Gina Rarick: Lasix debate in the U.S. and Europe

by | 05.30.2012 | 12:36pm

Gina Rarick writes at New York Times' The Rail about the attitude toward Lasix in Europe compared to the attitude in the United States. One comment that keeps appearing in the debate is that Europeans do use the same drugs just not on race day, writes Rarick.

“This is completely, 100 percent false,” said Christiane “Criquette” Head, president of the European Trainers Association and a top name in French racing for years. “I don't use Lasix in training and no one I know uses Lasix in training.”

Head continued: “Racing is about natural selection. In the United States, there are stallions that shouldn't be stallions, but you never know because the performance was achieved with medication. It is seriously affecting the breed.”

Due to style of racing and breeding in Europe, writes Rarick, bleeding is less of an issue. If a horse does bleed it is handled by cutting out oats the night before a race and leaving half a bucket of water rather than a full bucket. If the horse has a more severe problem it is retired or sent to the United States to race.

Rarick writes: “It's interesting that a big argument for allowing the medication in America is that it keeps the little guy in business. In Europe, smaller owners are not willing to pay vet bills for unnecessary or prophylactic treatment.”

  • Cepatton28

    There is as much drug abuse in Europe as anywhere.   From what I have been told by people over there that it is a much more lax testing system. If no one is getting caught then no one is cheating ??

  • Stanley inman

    Thank you Gina,
    For taking the time to address a year’s worth of distortions and out right lies
    from American trainers who are hooked on the needle.
    The war is almost over;
    Kentucky will pass it’s rule outlawing raceday meds for 2yr. Old stake horses
    by the end of the month.
    You have played a big role in the effort to do right by the horse and sport.
    Thank you again.

  • Take that

    “a year’s worth of distortions and out right lies from American trainers”

    That’s a stretch – to call them “trainers”.  “Equine cost accountants” would be much more accurate. They don’t want to spend the time and effort required to get a horse fit. For them more horses in the barm means more day fees. Lasix use means lower costs. That’s all they are about.

    “Jerkens pointed to a fitter, sturdier animal as another reason why bleeding was considered atypical in the 1950’s and 1960’s. He said none of his good horses were bleeders.
    “Horses worked a lot harder in those days,” he said. “The strain on them in the race wasn’t as much as the strain is on them now. They trained almost as hard in the morning as they did when they ran.”
    The best horses would often work the full distance of an upcoming race five or six days before, breeze a half-mile two days out, and maybe even an eighth of a mile the morning of the race. As but one example, three days before Assault finished off the Triple Crown, Max Hirsch sent the colt out for a 12-furlong breeze in 2:32 at Belmont”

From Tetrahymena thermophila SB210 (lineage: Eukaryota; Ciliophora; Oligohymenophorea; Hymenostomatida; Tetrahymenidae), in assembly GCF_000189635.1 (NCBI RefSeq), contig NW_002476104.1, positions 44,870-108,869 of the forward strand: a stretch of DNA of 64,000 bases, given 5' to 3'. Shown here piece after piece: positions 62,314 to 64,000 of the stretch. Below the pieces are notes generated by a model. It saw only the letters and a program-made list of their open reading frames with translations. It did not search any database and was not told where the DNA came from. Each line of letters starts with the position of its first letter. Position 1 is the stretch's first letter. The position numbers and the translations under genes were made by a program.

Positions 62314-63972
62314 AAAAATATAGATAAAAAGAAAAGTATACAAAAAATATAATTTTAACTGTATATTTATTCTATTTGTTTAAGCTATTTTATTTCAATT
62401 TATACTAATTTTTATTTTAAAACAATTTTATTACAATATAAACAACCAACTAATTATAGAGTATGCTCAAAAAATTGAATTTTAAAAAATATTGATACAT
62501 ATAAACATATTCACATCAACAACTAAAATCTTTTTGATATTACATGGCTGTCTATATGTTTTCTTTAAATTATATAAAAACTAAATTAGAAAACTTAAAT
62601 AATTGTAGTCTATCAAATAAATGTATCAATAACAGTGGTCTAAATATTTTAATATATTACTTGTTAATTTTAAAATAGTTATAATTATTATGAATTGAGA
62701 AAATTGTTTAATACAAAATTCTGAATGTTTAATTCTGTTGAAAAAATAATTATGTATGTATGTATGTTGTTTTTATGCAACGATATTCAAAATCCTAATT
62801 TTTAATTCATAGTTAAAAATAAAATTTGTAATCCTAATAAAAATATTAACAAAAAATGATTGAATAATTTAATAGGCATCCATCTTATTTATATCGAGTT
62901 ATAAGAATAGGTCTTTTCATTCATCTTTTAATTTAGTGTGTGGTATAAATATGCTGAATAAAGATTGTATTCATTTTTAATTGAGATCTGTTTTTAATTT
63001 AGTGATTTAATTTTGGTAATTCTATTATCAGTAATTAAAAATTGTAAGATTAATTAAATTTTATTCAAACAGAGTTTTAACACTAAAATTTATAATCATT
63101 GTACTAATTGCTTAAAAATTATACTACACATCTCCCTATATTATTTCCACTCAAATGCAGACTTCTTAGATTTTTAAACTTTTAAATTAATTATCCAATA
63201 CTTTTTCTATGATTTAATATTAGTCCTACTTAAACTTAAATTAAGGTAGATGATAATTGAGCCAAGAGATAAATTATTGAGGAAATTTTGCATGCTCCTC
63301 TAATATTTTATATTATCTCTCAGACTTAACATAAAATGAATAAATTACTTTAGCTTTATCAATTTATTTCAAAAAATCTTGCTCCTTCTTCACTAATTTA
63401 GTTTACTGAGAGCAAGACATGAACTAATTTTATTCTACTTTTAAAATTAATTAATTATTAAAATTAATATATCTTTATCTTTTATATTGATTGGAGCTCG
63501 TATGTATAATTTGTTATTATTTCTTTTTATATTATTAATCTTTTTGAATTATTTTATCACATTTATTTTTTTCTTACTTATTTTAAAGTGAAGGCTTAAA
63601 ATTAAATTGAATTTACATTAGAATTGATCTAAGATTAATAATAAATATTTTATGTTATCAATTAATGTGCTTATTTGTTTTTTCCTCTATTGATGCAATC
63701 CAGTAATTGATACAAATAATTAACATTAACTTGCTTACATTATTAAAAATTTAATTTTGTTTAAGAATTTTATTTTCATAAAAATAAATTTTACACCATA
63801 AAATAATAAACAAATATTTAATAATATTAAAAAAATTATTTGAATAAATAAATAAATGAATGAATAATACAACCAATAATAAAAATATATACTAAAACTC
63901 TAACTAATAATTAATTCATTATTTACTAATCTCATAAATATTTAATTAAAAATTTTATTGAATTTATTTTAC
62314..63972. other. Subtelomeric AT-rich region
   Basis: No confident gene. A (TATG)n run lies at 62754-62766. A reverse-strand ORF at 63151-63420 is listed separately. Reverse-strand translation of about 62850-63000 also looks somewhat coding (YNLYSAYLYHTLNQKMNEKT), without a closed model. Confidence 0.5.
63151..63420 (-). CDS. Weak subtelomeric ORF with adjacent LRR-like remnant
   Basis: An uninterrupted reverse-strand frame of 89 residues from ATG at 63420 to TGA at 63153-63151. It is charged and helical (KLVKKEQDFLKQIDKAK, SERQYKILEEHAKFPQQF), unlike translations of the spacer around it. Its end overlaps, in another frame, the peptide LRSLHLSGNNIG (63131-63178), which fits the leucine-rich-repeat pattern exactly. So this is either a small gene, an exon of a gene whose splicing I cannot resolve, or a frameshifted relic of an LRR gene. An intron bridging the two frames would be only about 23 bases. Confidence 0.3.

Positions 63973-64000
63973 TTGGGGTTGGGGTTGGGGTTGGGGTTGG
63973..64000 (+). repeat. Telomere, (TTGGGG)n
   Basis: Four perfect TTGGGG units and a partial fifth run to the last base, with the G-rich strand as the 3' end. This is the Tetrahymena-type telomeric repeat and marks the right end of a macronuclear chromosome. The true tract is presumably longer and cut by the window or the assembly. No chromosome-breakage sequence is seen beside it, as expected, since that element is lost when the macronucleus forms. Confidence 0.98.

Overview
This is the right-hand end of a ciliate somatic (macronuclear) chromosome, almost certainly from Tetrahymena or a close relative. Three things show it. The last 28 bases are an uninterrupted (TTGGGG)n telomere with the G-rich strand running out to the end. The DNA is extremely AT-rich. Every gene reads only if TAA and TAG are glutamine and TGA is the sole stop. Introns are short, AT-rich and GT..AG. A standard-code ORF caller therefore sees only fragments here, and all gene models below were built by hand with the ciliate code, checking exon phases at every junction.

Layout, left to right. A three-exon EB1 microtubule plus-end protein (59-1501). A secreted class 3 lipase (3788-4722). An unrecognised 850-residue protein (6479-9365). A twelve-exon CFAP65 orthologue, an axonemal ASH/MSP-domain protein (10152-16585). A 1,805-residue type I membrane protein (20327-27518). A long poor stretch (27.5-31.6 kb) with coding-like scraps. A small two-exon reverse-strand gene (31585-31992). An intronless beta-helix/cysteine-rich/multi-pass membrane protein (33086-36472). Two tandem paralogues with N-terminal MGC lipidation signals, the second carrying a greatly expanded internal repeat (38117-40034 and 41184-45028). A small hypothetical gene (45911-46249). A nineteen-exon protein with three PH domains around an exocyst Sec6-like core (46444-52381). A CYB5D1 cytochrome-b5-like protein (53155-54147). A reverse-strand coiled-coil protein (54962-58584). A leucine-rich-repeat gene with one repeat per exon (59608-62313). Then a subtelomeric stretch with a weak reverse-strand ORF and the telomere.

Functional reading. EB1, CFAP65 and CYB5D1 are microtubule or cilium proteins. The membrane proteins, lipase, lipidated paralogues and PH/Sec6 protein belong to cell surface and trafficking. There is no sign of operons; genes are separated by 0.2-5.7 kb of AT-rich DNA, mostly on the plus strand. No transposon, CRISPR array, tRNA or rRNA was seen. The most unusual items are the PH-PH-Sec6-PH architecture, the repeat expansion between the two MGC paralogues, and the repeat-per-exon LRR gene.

• Tinky

    “Horses worked a lot harder in those days,” 
    If it were as simple as that, then Jerkens would have outperformed in NY for the past 25 years. He hasn’t.

  • Dave Parker

    Here is the point that everyone misses:  without lasix, we will have a race horse population here in the U.S. equal to that in, say, England, Australia, Germany, France–anywhere where they do not allow lasix.  In those countries, the race horse population and race horse industry is a FRACTION of what it is here.  And only the wealthy breeders will triumph–they and they alone can afford to market lasix-free stallions.  Also, compare the “handles” in Europe vs. here.  No self-respecting handicapper can make heads or tales of exotic bets (yes, you can still bet “win”) in lasix-free jurisdictions.  No lasix = no industry here in the U.S.  Say goodbye to the little tracks and the big raceday handles.

  • Dave Parker

    Meant to add this thought:  It was reported on NBC on KY Derby day that stallion fees had DECREASED 46% over the last ten years.  This explains the breeders’ (TOBA/Jockey Club)’s actions.  They want to decrease the supply of stallions, increase the fees. And, I bet you dollars to doughnuts, that the ONLY reason the Jockey Club/TOBA doesn’t just come out and say “no lasix in any graded stakes” is because their lawyers have warned them that this action is illegal–a restraint of trade–an antitrust violation.  Hence, they have to go through the state regulation boards, which are basically immune to such claims via sovereign immunity.  I’d love to get a look at the internal communications of Jockey Club/TOBA.  What a bunch of bums.

  • Stanley inman

    Your comments about drop in stud feeds illustrates that you were never in that market.
    Had you been you would know that Toba and The jockey club had nothing to do with that stat from NBC-the drop in stud fees.
    To cite it suggests that you are unfamiliar with the breeding business and are drawing conclusions from a false assumption- that these two groups control the breeding market simply because of the status and importance that some believe they have.
    Neither group makes the market nor has virtually any control over it.

  • Tinky